The decision by one professional judge and two jurors is expected at 1pm, after 11 days of hearings.
Madsen, 47 – who is accused of premeditated murder, aggravated sexual assault and desecrating a corpse – has repeatedly changed his version of events since his arrest last August, a day after freelance journalist Wall boarded his submarine to interview the eccentric self-taught engineer.
He has since admitted dismembering Wall's body and throwing her remains into the sea, an offence punishable by six months in prison, but denies killing her.
Prosecutor Jakob Buch-Jepsen said Madsen killed Wall, 30, as part of a macabre sexual fantasy and “tried to create the perfect crime”.
Madsen, however, said the freelancer died in an accident when the air pressure suddenly dropped and toxic fumes filled his vessel.
“I'm really, really sorry for what happened,” he told the court after the two sides presented their closing arguments on Monday.
‘A psychopath, but a loving one'
Described by psychiatrists as a “perverse polymorph” with “psychopathic traits” who runs a “high risk” of being a repeat offender, Madsen is a semi-celebrity in Denmark known for his ambitious development of rockets and amateur space travel.
He described himself to friends as “a psychopath, but a loving one”.
One witness called by the defence told the court he was a “kind, empathic, passionate man who was ready to listen”.
But Buch-Jepsen wrapped up his case by urging the court to use “common sense” and convict Madsen of premeditated murder.
Madsen “is a lie from A to Z”.
“It's been shown by the psychiatric evaluation which says the accused is a pathological liar” and “a danger to others”.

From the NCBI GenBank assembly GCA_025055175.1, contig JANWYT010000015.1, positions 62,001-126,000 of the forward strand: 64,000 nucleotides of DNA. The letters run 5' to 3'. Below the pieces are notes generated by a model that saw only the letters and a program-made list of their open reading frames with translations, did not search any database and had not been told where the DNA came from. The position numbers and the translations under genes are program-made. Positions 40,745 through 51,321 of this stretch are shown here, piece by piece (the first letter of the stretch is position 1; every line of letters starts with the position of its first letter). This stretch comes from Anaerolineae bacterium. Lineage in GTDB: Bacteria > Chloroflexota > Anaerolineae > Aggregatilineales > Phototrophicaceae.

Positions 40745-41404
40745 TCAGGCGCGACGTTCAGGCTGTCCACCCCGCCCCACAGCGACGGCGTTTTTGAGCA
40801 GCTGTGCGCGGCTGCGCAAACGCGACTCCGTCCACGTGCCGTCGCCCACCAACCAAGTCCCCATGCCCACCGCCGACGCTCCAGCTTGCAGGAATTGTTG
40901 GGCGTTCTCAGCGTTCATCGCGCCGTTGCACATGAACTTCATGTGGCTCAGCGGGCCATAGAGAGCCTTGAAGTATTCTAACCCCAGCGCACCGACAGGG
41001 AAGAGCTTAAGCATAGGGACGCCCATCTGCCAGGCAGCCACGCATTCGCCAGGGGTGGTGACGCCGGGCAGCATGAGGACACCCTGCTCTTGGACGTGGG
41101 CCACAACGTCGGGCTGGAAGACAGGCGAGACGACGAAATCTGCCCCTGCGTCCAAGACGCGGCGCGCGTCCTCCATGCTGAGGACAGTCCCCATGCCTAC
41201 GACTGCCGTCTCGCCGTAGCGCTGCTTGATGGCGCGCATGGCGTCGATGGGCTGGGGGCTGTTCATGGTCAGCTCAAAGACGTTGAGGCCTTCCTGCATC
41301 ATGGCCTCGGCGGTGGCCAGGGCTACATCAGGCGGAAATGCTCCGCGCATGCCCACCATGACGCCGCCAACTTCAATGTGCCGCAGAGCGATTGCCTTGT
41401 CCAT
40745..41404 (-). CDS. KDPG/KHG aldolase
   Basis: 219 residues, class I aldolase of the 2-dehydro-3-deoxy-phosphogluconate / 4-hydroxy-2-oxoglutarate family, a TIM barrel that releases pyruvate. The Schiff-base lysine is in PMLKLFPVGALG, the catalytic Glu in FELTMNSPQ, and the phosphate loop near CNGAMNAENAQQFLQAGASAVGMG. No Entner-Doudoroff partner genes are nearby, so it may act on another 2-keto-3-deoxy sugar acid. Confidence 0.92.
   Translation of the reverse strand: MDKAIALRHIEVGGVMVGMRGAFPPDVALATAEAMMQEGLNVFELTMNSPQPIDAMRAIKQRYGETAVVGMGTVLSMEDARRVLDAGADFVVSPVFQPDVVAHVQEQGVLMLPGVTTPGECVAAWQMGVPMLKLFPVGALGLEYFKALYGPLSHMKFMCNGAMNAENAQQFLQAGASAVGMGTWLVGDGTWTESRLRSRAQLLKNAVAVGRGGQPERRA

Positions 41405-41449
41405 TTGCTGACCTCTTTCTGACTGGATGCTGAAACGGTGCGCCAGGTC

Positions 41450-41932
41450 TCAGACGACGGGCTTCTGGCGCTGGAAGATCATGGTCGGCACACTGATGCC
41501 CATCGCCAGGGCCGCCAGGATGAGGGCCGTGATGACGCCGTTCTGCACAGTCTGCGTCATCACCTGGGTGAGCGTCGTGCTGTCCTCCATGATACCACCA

“He'll do it again,” the psychiatric evaluation concluded.
Throughout the trial, Madsen's defence team has rejected the witness testimony presented by the prosecution.
And defence lawyer Betina Hald Engmark has seized on the lack of tangible evidence proving her client's guilt.
“The prosecution has presented a very interesting story … but one devoid of any facts,” she stressed in her closing arguments.
Wall's remains were retrieved from waters off Copenhagen in the weeks following her death.
The autopsy concluded she probably died of suffocation or a slit throat after she was sexually abused, but could not confirm the exact cause of death.
The coroner also found blood accumulation in her body that suggested her injuries were sustained while she was still alive, as well as a drop of her blood on Madsen's clothes, which would indicate that her blood splattered – which only occurs before death.
Fourteen stab wounds and piercings were observed in and around her genital area.
The court was also shown videos and animated films found on the hard drive of Madsen's computer, in which women were impaled, hanged and decapitated.
“It is not of a sexual nature. This is about strong emotions. I watch these videos to cry and to feel emotions,” he told the court.
Last year Madsen initially claimed he had dropped Wall off on dry land in Copenhagen on the night of August 10th, 2017, but he later changed his story, claiming that a heavy hatch door had fallen on her head and killed her.
When the autopsy later revealed there was no blunt trauma to Wall's skull, he said she died after a sudden drop in pressure caused toxic fumes to fill the vessel while he was up on deck.
He has admitted cutting off the journalist's head, arms and legs, and stuffing the body parts into plastic bags weighed down with metal pipes before throwing them into the sea.
To support the charge of premeditated murder, the prosecution said Madsen had brought along a number of unnecessary objects on board a submarine, including a saw, plastic luggage strips and a very long, sharpened screwdriver.
It also noted that on the night before Wall boarded his vessel, he googled “beheaded girl agony”, which Madsen said was a “pure coincidence”.
In addition to the life sentence, the prosecution has also called for safe custody, a legal alternative which would keep him behind bars indefinitely as long as he is deemed dangerous.